Air raid sirens spoiling the peace of a Jerusalem Sabbath

REUTERS Israeli soldiers prepare armoured personnel carriers (APC) at an area near the border with the Gaza Strip on Nov. … Continued


Israeli soldiers prepare armoured personnel carriers (APC) at an area near the border with the Gaza Strip on Nov. 16, 2012. Israel has started drafting 16,000 reserve troops, the military said on Friday, in a sign that violence could escalate further with Palestinian militants in the Gaza Strip.

Was that an air raid siren? Or the Shabbat siren? For a second, I couldn’t really tell. It did come right at the beginning of the Sabbath here in Jerusalem, just as dusk was falling over the city.

After a couple seconds, though, the wail was unmistakable, like something out of an old World War II movie. Really? An air raid siren here in Jerusalem? Does that mean I’m supposed to run to the safe room of our apartment building? I’m alone here today. My husband’s working in Gaza, which is worrisome enough in itself. But air raid sirens here?

I called an American friend who’s married to an Israeli and has lived here for more than two decades. So maybe she qualifies as an Israeli now too. She thought it was the Shabbat siren as well; she’s never heard an air raid siren here. She lives on busy Hebron Road so she just looked out her window to see what was happening here in the residential heart of west Jerusalem. Nobody seemed to be going anywhere, she said. Everyone looked glued to their television sets in her busy apartment block, getting ready for Shabbat dinner, like every Friday.

That’s what it was like this morning here, just a regular busy Friday morning, as far as I could tell, everyone out for brunch in the sun, and running around doing their shopping before the Sabbath. Even though everyone seems to think – and say – that Israel has gone to war with Hamas again.

Amazing how people just take war in their stride here. The only strange thing I saw – and it’s not really that strange—was an Israeli helicopter circling over the Old City, always the place where violence can flare here.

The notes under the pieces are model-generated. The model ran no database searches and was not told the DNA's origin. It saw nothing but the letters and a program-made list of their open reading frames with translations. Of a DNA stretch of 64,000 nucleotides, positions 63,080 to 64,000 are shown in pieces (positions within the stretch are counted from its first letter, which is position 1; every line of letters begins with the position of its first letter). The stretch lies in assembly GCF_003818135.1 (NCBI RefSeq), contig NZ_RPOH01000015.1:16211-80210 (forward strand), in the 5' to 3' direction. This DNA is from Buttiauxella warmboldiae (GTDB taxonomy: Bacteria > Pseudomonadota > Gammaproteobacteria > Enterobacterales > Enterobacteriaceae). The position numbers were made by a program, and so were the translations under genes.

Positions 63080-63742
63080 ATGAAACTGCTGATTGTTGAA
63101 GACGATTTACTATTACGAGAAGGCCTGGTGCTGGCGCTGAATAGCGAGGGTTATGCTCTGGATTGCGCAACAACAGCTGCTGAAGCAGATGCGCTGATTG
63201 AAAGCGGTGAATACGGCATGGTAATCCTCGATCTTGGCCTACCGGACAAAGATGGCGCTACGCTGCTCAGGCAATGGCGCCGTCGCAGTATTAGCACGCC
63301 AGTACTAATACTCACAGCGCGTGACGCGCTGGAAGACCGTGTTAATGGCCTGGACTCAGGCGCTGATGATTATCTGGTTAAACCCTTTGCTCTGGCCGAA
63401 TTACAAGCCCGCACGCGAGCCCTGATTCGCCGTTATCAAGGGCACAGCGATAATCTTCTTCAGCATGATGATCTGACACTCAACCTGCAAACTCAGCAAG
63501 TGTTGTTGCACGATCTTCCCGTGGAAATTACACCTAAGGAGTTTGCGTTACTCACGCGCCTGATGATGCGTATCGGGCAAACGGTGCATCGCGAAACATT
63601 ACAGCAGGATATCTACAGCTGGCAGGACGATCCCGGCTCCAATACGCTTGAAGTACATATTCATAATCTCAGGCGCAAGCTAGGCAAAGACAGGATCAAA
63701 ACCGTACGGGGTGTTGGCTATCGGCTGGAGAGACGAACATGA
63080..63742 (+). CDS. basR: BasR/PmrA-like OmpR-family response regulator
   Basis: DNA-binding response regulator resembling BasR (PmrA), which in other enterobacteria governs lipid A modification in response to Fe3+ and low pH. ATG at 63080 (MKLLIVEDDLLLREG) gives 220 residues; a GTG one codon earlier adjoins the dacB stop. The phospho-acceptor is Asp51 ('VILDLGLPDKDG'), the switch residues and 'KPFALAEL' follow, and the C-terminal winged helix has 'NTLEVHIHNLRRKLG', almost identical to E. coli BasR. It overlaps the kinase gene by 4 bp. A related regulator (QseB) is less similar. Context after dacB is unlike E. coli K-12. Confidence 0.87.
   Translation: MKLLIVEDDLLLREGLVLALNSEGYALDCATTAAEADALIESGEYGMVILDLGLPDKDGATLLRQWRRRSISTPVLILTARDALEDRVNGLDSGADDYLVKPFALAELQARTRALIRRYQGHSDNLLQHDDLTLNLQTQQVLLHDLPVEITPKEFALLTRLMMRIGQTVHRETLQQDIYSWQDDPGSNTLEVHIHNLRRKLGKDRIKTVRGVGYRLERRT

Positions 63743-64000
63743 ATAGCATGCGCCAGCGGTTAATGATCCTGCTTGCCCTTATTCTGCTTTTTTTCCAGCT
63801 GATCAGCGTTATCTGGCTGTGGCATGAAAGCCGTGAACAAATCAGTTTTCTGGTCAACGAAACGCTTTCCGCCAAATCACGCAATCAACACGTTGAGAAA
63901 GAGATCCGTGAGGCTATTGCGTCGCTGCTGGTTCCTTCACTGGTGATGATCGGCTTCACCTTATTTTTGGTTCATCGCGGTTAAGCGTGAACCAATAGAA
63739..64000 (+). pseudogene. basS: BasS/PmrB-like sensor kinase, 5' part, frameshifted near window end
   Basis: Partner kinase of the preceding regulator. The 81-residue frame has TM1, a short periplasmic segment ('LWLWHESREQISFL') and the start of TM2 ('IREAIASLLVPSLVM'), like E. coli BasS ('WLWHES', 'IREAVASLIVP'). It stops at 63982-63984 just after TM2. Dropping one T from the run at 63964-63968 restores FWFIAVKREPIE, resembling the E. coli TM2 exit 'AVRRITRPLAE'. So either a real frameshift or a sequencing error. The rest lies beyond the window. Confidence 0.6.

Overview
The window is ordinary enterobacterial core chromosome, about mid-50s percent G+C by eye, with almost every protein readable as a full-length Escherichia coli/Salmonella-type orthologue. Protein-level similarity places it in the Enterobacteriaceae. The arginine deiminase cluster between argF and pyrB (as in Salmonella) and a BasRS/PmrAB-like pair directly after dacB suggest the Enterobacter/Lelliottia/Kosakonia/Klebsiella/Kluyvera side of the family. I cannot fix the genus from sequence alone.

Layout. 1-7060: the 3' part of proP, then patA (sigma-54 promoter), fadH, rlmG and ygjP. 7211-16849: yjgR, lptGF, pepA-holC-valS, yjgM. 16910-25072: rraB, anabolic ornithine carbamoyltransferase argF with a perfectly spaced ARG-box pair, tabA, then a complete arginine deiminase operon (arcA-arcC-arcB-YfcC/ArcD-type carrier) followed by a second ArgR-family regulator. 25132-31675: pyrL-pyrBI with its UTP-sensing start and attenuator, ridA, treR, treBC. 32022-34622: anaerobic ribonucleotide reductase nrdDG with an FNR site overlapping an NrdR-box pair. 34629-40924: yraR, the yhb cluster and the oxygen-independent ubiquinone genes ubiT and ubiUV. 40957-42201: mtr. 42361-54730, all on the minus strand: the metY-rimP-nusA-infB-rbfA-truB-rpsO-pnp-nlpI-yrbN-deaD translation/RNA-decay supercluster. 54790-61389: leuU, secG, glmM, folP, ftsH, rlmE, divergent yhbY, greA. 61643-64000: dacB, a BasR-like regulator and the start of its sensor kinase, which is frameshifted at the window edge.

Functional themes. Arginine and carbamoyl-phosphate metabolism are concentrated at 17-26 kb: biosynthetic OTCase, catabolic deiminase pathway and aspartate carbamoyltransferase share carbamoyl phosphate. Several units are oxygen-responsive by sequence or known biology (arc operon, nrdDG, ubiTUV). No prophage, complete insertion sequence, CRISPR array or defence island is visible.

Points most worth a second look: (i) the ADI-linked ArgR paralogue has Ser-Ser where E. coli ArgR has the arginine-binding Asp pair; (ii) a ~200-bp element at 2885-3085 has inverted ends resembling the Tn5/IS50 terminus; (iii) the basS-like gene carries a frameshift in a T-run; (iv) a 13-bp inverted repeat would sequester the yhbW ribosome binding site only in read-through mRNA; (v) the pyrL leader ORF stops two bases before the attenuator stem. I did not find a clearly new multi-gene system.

Last night, I was obsessively watching the television news about Gaza and southern Israel, worrying about my husband and the state of the Middle East, when my American-Israeli friend called and said she wasn’t going to let me sit in the apartment and worry. We were going to Mamilla Mall to have a wander around the shops. It was Thursday night after all. (Thursday night is like Friday night in the States.)

Mamilla Mall, a new outside pedestrian mall near the Old City, is one of the few places in this divided city where Arabs and Jews both seem to go. And last night, even though war was raging between the two of them not that far away in Gaza and southern Israel, it wasn’t that different. Arab women looked over the perfumes at the Super Pharm pharmacy like they always seem to while religious Jews in kippas talked over coffee at the nearby Aroma cafe.

We went for a coffee ourselves. I asked our waiter, a cute young Israeli guy, what he thought about the war. He said he thought he might get called up at any minute since he’s a reservist like everyone else who’s ever been in the Israeli military. He said the day you leave the military, you become a reservist.

“They only give you about five hours to report,” he said, shrugging, pretty nonchalant about the whole prospect. “Whatever.” I’m thinking he might’ve gotten a call last night actually.

Things seemed to have changed now, though, what with rockets from Gaza, according to the Israeli military, landing near Jerusalem this evening. And Tel Aviv targeted twice in the past two days.

Air raid sirens spoiling the peace of a Jerusalem Sabbath? That feels like a game-changer to me.

Daniela Deane, a former Washington Post reporter, is a freelance writer living in Jerusalem.

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